Additionally, when there is a Workplace Outbreak (three or more cases in a workplace in a 14-day period), the employer must provide weekly testing to all employees in the exposed workplace until the workplace no longer qualifies as a Workplace Outbreak. Further, when there is a Major Workplace Outbreak (20 or more cases within a 30-day period), the employer must provide semi-weekly testing to all employees in the exposed workplace until there are no new cases detected for a 14-day period.
Please note that, when there is a Major Workplace Outbreak, the employer must also: 1) upgrade the mechanical ventilation systems to at least MERV-13; 2) evaluate whether HEPA air filtration units are needed; 3) determine whether to adopt a respiratory protection program (under section 5144); and 4) consider halting operations.
Third, the regulations require employers to notify employees and public health departments in specific circumstances. Thus:
- When an employer learns that an individual with COVID-19 was at a workplace, the employer must notify all employees and contractors who may have been exposed (and their authorized representatives, if applicable) within one business day. Please note, this notification must not reveal the personal identifying information of the individual with COVID-19.
- When there is a Workplace Outbreak (three or more cases in a workplace in a 14-day period), the employer must contact the local health department and provide specific information (g. the total number of COVID-19 cases, information about each case, and any other information requested by the local health department).
- When there is a COVID-19-related serious illness or death occurring at the workplace or in connection with employment, the employer must notify CAL/OSHA.
These notification requirements are in addition to the notification requirements imposed by AB 285.
Fourth, employers are required to exclude from the workplace all employees who have COVID-19 or were exposed to COVID-19. The regulations define “exposure to COVID-19” as being within six feet of a COVID-19 case for a cumulative total of 15 minutes or greater in any 24-hour period within or overlapping with the high-risk exposure period.
An employee who was exposed to COVID-19 cannot return to work for at least 14 days after the last known COVID-19 exposure. Please note, this is longer than the CDC’s current recommendation.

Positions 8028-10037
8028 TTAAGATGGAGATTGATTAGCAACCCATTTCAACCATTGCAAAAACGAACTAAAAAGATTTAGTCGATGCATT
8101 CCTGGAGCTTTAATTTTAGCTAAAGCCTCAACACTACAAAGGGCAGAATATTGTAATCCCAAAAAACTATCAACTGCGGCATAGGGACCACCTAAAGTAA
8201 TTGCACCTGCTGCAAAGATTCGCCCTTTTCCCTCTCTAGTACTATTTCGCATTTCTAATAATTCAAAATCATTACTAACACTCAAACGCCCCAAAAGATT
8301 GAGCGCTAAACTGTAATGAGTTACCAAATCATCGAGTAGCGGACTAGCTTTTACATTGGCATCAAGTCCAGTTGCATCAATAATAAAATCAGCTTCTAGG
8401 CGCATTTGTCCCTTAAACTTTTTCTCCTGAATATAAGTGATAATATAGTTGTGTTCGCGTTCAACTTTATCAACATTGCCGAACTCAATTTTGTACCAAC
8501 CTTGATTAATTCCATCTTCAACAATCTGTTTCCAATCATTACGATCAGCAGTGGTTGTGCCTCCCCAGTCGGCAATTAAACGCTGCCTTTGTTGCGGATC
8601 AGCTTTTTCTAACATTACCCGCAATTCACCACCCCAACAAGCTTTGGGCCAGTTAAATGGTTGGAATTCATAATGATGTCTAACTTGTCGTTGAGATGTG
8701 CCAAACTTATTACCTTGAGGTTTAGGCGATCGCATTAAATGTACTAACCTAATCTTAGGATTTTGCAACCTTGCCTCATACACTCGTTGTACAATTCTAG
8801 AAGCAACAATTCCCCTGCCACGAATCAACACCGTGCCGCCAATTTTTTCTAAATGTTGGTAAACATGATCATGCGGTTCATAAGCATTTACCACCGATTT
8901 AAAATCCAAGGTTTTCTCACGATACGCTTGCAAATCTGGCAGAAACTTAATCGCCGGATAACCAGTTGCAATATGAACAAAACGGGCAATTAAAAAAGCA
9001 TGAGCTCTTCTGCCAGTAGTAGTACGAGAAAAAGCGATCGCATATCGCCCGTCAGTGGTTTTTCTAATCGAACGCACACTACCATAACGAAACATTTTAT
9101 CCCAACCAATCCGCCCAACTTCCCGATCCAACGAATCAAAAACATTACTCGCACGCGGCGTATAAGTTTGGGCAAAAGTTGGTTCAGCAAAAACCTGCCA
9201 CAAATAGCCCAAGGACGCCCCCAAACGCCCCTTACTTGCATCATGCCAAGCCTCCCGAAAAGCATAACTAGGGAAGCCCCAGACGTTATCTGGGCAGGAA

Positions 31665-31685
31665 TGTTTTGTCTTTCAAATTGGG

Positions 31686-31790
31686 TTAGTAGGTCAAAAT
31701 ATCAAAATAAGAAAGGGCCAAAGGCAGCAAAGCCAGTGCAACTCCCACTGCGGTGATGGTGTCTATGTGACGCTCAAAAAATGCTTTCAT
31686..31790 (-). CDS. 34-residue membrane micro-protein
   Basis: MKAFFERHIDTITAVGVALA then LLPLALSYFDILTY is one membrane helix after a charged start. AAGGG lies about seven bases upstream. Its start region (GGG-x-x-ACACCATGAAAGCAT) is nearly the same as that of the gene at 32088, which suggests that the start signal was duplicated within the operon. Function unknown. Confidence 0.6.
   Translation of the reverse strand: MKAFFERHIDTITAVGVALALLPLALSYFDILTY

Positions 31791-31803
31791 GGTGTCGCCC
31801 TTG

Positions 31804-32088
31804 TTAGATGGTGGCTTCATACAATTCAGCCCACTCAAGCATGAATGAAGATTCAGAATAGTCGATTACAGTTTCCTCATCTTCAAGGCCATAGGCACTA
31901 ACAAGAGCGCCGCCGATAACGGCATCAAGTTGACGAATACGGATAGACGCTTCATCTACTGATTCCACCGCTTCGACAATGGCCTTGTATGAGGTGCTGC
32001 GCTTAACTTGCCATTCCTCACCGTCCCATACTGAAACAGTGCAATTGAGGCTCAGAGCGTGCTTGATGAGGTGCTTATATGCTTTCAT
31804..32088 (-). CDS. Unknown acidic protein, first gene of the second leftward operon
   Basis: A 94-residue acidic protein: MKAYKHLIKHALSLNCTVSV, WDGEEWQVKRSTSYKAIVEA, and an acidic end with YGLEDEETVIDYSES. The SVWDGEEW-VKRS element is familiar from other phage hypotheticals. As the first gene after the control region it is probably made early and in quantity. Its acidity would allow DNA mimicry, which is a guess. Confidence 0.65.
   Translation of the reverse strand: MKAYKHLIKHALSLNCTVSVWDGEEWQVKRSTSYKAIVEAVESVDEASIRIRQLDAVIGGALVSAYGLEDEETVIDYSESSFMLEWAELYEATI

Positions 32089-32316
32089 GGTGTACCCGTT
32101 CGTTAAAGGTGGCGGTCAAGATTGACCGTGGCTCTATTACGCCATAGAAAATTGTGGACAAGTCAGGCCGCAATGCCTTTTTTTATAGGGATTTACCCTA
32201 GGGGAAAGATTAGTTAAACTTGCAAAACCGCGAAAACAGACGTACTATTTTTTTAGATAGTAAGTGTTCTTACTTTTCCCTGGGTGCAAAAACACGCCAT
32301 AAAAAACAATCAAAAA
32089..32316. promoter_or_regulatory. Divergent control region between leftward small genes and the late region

An employee with COVID-19 or COVID-19 symptoms cannot return to work until: (1) at least 24 hours has passed since a fever of 100.4 or higher has resolved without the use of fever-reducing medications; (2) COVID-19 symptoms have improved; and (3) at least 10 days have passed since COVID-19 symptoms first appeared.
An employee with COVID-19 but is asymptomatic cannot return to work until at least 10 days “since the date of specimen collection of their first positive COVID-19 test.”
Fifth, if an employee is excluded from work and is otherwise able and available to work, the employer must continue to provide that employee with pay and benefits. An employer may require the employee to exhaust paid sick leave benefits before providing this exclusion pay and may offset payments by the amount an employee receives in other benefit payments. This requirement does not apply if the employer establishes that the employee was not exposed to COVID-19 at the workplace.
Cal/OSHA will hold several training webinars and will convene a stakeholder meeting in December 2020 to review and evaluate this emergency regulation, so we expect these requirements will be clarified in the near future.
We assist employers in proactively complying with COVID-19 related requirements and in responding to specific situations. If you are interested in discussing these issues, or have any questions about this blog, please feel free to contact us.